Migrating from SVN to GIT with Branches and Tags

I needed to convert a number of small subversion repositories to git so that they could be hosted publicly on GitHub and some hosted on our private GitLab service. I am adding a few notes here of what I did to help my future self. If it helps anyone else – bonus.


In an empty test directory initialise a git repository with the URL to your svn source:

Check the settings are correct with:


If you want to have valid git authors corresponding to your SVN users then create an authors file in the following format:

The word on the left of the equals sign is the svn username. On the right is the corresponding info to use within git. If you already have a copy of the svn repo locally you can run the following code to help generate a file of svn usernames as a starting point:

If you need to checkout the svn code you would first need to:

Get the Subversion Code

The next step was to fetch the code from the SVN repository (the URL was already initialised above with git svn init) and I have specified my authors-transform.txt file to give git identities to the svn usernames:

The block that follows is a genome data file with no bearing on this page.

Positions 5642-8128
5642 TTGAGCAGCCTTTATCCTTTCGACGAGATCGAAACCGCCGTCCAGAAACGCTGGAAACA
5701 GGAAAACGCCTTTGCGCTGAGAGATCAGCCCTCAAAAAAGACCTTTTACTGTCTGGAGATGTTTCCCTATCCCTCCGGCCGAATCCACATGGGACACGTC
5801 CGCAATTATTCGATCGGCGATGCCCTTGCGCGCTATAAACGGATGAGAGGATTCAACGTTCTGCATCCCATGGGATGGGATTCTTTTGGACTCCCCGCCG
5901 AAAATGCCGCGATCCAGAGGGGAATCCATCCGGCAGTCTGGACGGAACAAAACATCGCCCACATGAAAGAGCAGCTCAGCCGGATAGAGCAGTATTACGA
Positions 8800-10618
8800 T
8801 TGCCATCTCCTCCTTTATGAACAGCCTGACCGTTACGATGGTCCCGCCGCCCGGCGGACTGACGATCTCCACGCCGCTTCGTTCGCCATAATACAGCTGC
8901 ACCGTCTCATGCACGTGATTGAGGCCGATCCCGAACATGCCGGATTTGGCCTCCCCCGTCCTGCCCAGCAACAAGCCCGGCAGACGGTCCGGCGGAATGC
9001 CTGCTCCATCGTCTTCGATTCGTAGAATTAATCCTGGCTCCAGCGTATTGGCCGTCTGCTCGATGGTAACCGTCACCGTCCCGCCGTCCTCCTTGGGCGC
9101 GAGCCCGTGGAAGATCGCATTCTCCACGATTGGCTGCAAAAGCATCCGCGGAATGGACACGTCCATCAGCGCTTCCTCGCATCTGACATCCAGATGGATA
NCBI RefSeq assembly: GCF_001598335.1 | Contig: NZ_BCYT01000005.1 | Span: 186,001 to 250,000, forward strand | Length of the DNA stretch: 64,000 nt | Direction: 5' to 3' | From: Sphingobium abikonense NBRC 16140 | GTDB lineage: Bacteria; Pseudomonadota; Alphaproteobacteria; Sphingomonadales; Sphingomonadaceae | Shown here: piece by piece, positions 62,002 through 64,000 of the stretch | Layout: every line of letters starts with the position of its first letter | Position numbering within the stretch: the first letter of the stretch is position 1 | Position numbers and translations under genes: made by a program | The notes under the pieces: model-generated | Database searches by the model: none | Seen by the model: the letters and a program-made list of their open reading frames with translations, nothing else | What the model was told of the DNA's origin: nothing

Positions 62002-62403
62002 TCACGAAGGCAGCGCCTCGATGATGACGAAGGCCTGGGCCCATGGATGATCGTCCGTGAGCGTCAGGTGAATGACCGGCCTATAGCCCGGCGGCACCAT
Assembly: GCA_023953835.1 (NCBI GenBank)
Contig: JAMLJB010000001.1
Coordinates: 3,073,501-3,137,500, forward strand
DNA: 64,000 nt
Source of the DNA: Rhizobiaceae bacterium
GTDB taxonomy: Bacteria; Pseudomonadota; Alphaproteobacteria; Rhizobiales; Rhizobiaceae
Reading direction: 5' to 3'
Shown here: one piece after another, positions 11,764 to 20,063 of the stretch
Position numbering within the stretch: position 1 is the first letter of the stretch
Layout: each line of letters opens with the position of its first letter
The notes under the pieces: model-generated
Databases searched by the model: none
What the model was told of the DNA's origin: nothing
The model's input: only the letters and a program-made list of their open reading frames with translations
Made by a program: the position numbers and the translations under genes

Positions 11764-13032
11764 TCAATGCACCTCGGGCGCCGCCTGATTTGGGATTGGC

At this point you should see all your code.  If no files come down consider removing the .git directory and run the ‘git svn init’ command again but omitting the –stdlayout option. I ran the following to have a look at all (-a) the local and remote branches:


git branchConverting Branches

There was shell scripts on some of the other articles I read to convert svn branches to git branches:

However that code did not work for me. I think it was related to the naming used in my SVN repo (see image above) as the word branch was not there. So I manually converted the branches as follows:

I read that as, create a local git branch named BRYCE using the code from the remote SVN branch at remotes/svn/BRYCE.

Converting Tags

Since the command git branch -r was showing the SVN tags with ‘tag’ in the name I was able to use the following shell to convert:

Pushing to GitLab or Github

After creating a new project on Gitlab/Github to house your code use the address to add a new remote origin:

Then push the code up to that git remote repository:

Browsing to the web interface I was able to see the code complete with the branches and tags:

GitLab Branch References:

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